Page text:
Aregion infamously known for eight months of rain a year doesn't sound like a breeding ground for beach volleyball talent, but Dan Caverly has bucked the Wet Coast trend.
The 22-year-old Coquitlam native copped gold in beach volleyball at the recently-held Canada Games alongside teammate Ben Chow, after rolling over Team Ontario in the finals via a three-set win (21-18, 15-21, 15-12).
The victory caps off a banner year for the Port Moody Secondary grad, who also won B.C. gold alongside his Capilano College teammates in late February.
"I don't feel like I'm playing that much better, but I've had a lot of success this year," he said. "I'm not sure what it is, but everything has come together. It's pretty awesome."
The Caverly-Chow combo ran roughshod over their opponents for much of the tournament, which took place in Sherbrooke, Que.
They posted a 5-0 record through the round robin with wins over Newfoundland/Labrador, Alberta, Quebec, New Brunswick and the Northwest Territories, conceding 120 points during those games, while scoring 213.
They went on to again defeat Quebec in the semis before taking on the Ontario side in the finals. In fact, Ontario was the lone side to win a set against the B.C. duo.
"You travel all that way and you're waiting for that one game," Caverly said. "We kind of coasted throughout the tournament until then. That was the game we wanted to play and we went there to win gold. As soon as it was done, it was pretty relieving."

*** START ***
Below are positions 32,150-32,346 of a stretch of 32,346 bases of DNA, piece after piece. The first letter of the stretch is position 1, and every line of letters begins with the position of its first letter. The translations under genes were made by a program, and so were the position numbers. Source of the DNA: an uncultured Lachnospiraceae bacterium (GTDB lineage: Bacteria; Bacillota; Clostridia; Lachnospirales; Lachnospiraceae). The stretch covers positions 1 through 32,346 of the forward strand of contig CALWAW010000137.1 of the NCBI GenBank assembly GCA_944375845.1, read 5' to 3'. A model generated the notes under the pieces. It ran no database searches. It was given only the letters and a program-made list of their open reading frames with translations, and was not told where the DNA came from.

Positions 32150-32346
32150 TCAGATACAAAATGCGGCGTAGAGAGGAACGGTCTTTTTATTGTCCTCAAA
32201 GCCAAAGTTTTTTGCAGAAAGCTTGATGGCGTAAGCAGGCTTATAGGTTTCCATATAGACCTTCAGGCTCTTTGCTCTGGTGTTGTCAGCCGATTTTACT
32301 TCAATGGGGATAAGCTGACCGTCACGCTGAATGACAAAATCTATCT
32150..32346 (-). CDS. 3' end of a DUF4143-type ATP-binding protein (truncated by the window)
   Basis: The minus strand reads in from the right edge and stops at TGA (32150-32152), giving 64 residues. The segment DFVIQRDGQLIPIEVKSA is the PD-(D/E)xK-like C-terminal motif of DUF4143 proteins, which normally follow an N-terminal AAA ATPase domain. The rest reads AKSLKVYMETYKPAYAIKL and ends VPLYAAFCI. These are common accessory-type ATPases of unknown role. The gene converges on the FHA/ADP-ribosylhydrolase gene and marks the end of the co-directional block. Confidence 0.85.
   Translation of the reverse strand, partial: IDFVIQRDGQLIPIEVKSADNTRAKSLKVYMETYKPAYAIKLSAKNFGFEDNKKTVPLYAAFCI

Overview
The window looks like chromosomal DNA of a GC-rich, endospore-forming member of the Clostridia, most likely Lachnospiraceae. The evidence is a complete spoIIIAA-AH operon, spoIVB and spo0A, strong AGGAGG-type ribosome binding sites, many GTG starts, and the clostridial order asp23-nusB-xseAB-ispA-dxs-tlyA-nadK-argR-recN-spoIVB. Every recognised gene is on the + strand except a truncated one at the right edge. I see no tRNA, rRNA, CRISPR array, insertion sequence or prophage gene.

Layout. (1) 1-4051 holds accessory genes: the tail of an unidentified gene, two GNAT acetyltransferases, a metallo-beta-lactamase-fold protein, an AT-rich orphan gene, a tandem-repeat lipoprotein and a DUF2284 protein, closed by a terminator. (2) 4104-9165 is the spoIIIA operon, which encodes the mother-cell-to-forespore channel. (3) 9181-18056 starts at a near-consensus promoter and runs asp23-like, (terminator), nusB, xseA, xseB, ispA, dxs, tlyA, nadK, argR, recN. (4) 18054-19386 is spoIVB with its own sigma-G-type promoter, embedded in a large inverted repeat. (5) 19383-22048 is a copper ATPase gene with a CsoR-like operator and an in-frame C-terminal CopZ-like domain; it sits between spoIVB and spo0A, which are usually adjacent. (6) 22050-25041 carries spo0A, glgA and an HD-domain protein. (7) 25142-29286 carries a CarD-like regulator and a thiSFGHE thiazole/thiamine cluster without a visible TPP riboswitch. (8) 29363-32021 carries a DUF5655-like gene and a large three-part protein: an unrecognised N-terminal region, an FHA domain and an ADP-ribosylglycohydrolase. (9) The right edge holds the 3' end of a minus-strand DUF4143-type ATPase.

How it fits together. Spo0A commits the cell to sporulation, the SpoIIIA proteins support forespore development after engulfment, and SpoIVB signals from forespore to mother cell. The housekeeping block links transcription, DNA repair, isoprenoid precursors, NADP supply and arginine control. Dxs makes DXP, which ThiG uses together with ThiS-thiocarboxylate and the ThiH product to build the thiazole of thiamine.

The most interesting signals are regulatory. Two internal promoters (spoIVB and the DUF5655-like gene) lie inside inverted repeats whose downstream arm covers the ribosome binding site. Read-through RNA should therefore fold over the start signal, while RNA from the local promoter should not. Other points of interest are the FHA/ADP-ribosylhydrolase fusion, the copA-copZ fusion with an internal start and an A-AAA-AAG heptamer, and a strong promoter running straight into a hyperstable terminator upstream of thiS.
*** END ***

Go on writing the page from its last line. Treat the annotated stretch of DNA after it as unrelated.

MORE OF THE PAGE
Caverly's latest win goes alongside a lengthy list of both personal and team accomplishments in his eight-year career.
On the team side of the ledger, he's racked up a gold at the under 18 national beach volleyball championships, a second-place showing at the Centre of Gravity tourney, and a seventh-place finish at the highlycompetitive Vancouver Open.
His personal accolades include Canadian Collegiate Athletic Association first team all star placement and a slew of British Columbia Colleges' Athletic Association hardware: first team all-star award, provincial tournament MVP and rookie of the year.
That he's only been playing beach volleyball for less than a handful of years only underscore his versatility in the sport, regardless of the playing surface he's competing on.
"It's the probably the most renowned championship I've won," he said. "As I was playing indoor, I found that I was pretty good at everything but I wasn't really good at one position. When I went out to the beach to play in high school, I did really well and had a lot of success early."
Now his focus again returns to the collegiate loop, where Caverly will be playing in his fifth year on the left side.
The goal, as it is every year, is to hoist both a B.C. and Canadian banner.
"It's always competitive in B.C., but we're definitely up there with the other top teams," Caverly said. "We definitely want to do well at nationals."
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